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"We Tibetans are looking for a legitimate and meaningful autonomy, an arrangement that would enable Tibetans to live within the framework of the People’s Republic of China."


May 15, 2009

The Globe and Mail
May 14, 2009

Shanghai -- Canadians need to recognize that
China "has made progress" on human rights,
Foreign Minister Lawrence Cannon said yesterday,
a remark that seemed aimed at justifying the
Conservative government's recent efforts to improve ties with Beijing.

Speaking at the end of a four-day visit in which
he repeatedly sought to push disagreements on
issues such as Tibet into the past, Mr. Cannon
said Canada would continue to raise concerns over
China's human-rights record, but would do so more quietly and as a friend.

"You're much better working on the inside with
the Chinese leadership to get things done, than to be outside and criticizing."

Mr. Cannon said the new bilateral human-rights
mechanism that he discussed with Chinese Foreign
Minister Yang Jiechi this week would not resemble
former prime minister Jean Chrétien's
Canada-China Bilateral Human Rights Dialogue,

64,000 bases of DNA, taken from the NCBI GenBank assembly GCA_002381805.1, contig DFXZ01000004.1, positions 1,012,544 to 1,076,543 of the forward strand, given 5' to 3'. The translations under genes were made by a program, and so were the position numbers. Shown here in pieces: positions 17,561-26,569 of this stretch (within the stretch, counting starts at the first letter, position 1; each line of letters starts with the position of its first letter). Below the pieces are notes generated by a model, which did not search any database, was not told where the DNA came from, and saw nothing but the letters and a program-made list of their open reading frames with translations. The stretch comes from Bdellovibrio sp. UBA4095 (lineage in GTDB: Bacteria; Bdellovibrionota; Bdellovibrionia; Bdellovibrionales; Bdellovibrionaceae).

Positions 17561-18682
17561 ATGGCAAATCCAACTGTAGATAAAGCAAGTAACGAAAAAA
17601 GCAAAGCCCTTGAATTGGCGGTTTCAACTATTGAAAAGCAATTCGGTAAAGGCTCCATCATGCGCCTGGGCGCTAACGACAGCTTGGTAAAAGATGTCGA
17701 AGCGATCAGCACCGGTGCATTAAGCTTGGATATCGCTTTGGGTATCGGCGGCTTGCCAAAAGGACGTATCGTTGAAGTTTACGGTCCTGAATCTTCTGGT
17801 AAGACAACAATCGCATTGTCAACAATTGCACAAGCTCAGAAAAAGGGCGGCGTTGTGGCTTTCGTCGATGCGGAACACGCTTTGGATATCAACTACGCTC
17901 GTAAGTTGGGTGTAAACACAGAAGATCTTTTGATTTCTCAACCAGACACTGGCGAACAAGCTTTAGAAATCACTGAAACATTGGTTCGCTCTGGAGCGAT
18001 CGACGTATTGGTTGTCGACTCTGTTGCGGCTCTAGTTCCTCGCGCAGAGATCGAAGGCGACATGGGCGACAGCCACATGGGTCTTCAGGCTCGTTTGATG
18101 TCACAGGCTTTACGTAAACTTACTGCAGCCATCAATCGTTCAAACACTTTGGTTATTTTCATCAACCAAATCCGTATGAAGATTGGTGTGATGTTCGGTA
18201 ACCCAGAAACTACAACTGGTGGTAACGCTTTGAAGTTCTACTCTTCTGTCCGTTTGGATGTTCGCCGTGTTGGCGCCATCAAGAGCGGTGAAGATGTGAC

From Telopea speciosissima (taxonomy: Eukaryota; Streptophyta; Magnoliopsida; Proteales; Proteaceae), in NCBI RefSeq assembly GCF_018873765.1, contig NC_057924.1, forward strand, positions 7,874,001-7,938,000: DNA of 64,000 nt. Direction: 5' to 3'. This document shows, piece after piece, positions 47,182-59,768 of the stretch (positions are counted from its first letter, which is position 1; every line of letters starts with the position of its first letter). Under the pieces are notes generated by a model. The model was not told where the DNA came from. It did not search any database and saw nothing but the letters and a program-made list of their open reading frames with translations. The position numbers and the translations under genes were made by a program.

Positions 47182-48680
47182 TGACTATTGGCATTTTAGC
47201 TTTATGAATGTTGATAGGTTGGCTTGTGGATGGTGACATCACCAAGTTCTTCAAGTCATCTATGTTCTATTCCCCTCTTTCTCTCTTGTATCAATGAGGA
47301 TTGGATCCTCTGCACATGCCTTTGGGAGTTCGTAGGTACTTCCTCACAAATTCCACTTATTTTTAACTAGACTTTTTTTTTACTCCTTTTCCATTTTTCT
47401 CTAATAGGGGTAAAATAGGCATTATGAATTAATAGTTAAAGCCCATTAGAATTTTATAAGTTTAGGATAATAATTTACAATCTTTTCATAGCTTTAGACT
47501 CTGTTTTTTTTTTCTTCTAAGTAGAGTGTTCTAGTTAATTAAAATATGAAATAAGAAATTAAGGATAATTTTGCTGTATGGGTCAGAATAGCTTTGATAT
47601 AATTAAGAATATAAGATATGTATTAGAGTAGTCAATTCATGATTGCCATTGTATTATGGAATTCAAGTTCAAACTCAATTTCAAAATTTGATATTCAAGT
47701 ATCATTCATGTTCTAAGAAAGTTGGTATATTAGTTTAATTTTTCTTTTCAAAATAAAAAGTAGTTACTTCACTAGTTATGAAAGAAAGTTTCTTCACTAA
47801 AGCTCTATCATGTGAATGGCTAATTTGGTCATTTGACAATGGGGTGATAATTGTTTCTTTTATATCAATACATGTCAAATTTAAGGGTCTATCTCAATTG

which was criticized for letting Canada complain
and China do nothing in response and was ditched
by the Tories shortly after they took office.
Print Edition - Section Front

Human-rights groups such as Amnesty International
have questioned whether resuming the dialogue will be any more effective.

Mr. Cannon said the main purpose of his visit was
to set the stage for a visit to China by Prime
Minister Stephen Harper in the near future,
though he said it was still premature to talk about when that might happen.

Mr. Harper, who previously vowed he would never
sacrifice Canada's human-rights values "to the
almighty dollar" in its relationship with China,
ruffled feathers here by deciding not to attend the 2008 Olympics in Beijing.
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